You get the idea. According to the survey, software engineers spend as much time waiting as they do brainstorming and collaborating. Check it out (click on each graphic for a larger version):
Of course, waiting can take many forms. Some programmers doubtless use the time to plot our their next project or bug fix. Others may have, well, other pastimes. (As in this iconic XKCD comic, for instance.) In any event, the sheer amount of time devoted to the waiting game blew the surveyors away.
“It was definitely surprising,” said Ashish Kuthiala, Electric Cloud’s director of marketing. “When I was a software engineer, I remember losing time to meetings when I’d rather be coding. But we didn’t realize how much time engineers lose waiting for tests and builds to complete.”
Electric Cloud conducted its survey last month after hearing clients — a group which includes Walmart, Samsung and GM — complain their engineers weren’t working as quickly as they’d like.
“Software engineers are our clients’ most expensive resources, so they’re always concerned about whether they’re being as productive as they can be,” Kuthiala said. Spoken like a true pointy-headed boss, you might say.
Electric Cloud circulated the survey to LinkedIn groups and forums engineers frequent, offering a Kindle raffle prize as an incentive. So far, it’s received nearly 1,200 responses. Survey participants had the option to remain anonymous or disclose their company names.
“Every time we conduct the survey, the results continue to map on top of each other,” Kuthiala said. “It doesn’t just show how the majority of engineers spend their time, it can be used as a benchmark to see how your company’s engineers are doing compared to the average.”
Is there any way to shorten those waits, or even avoid them altogether? Not really. Unsurprisingly, Electric Cloud offers a service it says can help by automating the cycle of building, testing and deploying code. Some open-source software claims to do something similar. And then there’s the time-honored, if not-necessarily-reliable, option of just throwing as much hardware as possible at the problem.
And yet as long as there are compile delays and testing latencies, engineers will always have an excuse when they’re slacking off.
Let’s hear it, coders. How does your work week break down compared to these survey results?
Photo by Flickr user Phil Heaberlin, CC 2.0
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Evernote, the company behind the eponymous suite of notetaking and archiving apps for computers and mobile use, on Tuesday announced the Evernote Accelerator program to help promising winners of its 2013 Evernote Devcup hackathon (which began on March 10 and runs through June 28 with thousands of participants) turn their ideas into actual products.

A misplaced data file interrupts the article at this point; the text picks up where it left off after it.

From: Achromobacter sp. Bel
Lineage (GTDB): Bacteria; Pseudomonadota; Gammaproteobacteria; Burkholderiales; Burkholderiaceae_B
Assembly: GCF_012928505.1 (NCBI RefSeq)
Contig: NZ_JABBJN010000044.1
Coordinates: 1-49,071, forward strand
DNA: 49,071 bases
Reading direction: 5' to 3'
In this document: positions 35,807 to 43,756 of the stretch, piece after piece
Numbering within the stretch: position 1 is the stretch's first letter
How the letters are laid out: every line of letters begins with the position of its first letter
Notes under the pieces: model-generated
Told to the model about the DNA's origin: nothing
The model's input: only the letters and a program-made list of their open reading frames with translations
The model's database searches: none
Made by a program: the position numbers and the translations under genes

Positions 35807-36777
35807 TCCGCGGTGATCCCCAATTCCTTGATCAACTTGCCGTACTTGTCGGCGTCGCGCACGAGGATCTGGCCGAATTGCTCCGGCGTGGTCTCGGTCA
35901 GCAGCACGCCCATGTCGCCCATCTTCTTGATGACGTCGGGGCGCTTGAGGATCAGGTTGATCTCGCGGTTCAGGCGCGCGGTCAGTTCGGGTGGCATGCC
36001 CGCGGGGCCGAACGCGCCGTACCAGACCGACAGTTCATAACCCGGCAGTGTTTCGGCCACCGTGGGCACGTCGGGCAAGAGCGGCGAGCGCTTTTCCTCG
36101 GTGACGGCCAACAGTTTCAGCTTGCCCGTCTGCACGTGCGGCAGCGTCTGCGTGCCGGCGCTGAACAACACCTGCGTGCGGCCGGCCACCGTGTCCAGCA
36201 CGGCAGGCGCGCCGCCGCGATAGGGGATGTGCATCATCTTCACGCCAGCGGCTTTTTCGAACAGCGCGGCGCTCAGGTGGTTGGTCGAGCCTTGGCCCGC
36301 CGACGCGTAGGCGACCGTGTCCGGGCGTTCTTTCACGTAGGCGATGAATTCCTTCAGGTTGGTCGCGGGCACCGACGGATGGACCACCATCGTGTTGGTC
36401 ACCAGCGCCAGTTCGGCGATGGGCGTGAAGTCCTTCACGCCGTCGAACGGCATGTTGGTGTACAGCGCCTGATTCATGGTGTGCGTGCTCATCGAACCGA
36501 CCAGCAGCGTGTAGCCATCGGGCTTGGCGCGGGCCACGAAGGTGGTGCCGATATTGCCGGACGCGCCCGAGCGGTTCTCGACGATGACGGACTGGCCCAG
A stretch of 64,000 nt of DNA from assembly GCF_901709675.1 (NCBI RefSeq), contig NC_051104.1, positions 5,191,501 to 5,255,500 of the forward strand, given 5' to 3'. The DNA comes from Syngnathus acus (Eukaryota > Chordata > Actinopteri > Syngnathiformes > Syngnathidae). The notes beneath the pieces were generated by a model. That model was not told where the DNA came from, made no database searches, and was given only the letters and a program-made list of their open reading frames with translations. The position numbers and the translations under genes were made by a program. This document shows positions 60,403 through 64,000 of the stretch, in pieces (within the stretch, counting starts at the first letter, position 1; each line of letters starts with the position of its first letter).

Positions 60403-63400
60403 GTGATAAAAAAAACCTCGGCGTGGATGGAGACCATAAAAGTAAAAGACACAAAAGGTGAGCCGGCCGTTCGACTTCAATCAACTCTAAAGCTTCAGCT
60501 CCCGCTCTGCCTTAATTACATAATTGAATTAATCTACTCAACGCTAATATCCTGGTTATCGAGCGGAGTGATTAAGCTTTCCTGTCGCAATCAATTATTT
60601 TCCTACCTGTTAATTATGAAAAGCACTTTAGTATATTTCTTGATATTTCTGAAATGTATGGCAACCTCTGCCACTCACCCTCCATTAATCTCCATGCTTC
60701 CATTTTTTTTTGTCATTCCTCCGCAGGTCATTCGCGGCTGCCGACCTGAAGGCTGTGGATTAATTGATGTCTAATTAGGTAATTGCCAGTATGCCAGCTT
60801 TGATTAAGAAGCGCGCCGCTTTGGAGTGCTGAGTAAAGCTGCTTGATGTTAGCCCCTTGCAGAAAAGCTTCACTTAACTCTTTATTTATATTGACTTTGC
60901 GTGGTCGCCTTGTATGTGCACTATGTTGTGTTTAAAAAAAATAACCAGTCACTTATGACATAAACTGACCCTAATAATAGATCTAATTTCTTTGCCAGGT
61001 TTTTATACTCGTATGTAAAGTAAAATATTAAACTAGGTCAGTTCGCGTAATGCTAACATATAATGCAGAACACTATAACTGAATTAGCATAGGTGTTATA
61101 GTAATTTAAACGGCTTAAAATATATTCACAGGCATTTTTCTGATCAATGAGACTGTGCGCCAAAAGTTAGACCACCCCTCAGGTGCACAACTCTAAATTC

(See also 2012 Evernote Devcup Finalists.)
The idea, according to Evernote platform advocate Rafe Needleman, who is behind the program, is to invite half a dozen two-to-three person developer teams from all around the world to come to Evernote’s Silicon Valley headquarters for a month of intensive development and mentoring – along with team building and technical support. “We want to take these great ideas and help them go from the idea stage to the sustainable business stage,” Needleman said.
Honda & DOCOMO Will Sponsor Evernote Accelerator Teams
Honda Silicon Valley Lab and DOCOMO Innovation Ventures will sponsor teams in two of the categories, focused on in-car apps and mobile apps, respectively. While Needleman wouldn’t say how much the sponsors are contributed, he said they’ll be rewarded with visibility into global entrepreneurship as well as media attention (you’re reading this, right?) and the ability to work with developer teams to create cool apps.
Needleman said more sponsors are expected to join the program, but not all the teams will have specific sponsors – some will be chosen and sponsored by Evernote itself.
Not all the Devcup winners will be at the appropriate development stage for the Accelerator, Needleman explained, but Evernote will invite appropriate participants from the pool of winners. “They must win a [Devcup] prize to be invited.”
Evernote will fly the teams selected for the Acclerator to the Bay Area, put them up and pay a stipend for incidental expenses. But unlike the accelerator programs and developer funds at many platform companies, it won’t be taking an equity position. The Accelerator teams will get workspace at Evernote’s HQ, and the ability to work directly with the Evenote developers. After the Accelerator, the company will help the teams connect with Silicon Valley funding sources and development organizations to help support the next stage in their development.
Best Case Scenario: New Evernote Apps
For Evernote, the best-case scenario is to create viable busineses that leverage the Evernote database to make it even more useful. “Evernote has eight apps,” Needleman explained, but “there’s a million things you can do with Evernote data.”
(See also Evernote: A 0-60 MPH Guide.)
The program will run from mid-October to mid-November, 2013. Rules and signup information can be found at dev.evernote.com. Needleman hopes the Accelerator will become an annual event.
(Disclosure: From 1997-1998, I worked for Rafe Needleman at CNET.com.)
Images courtesy of Evernote.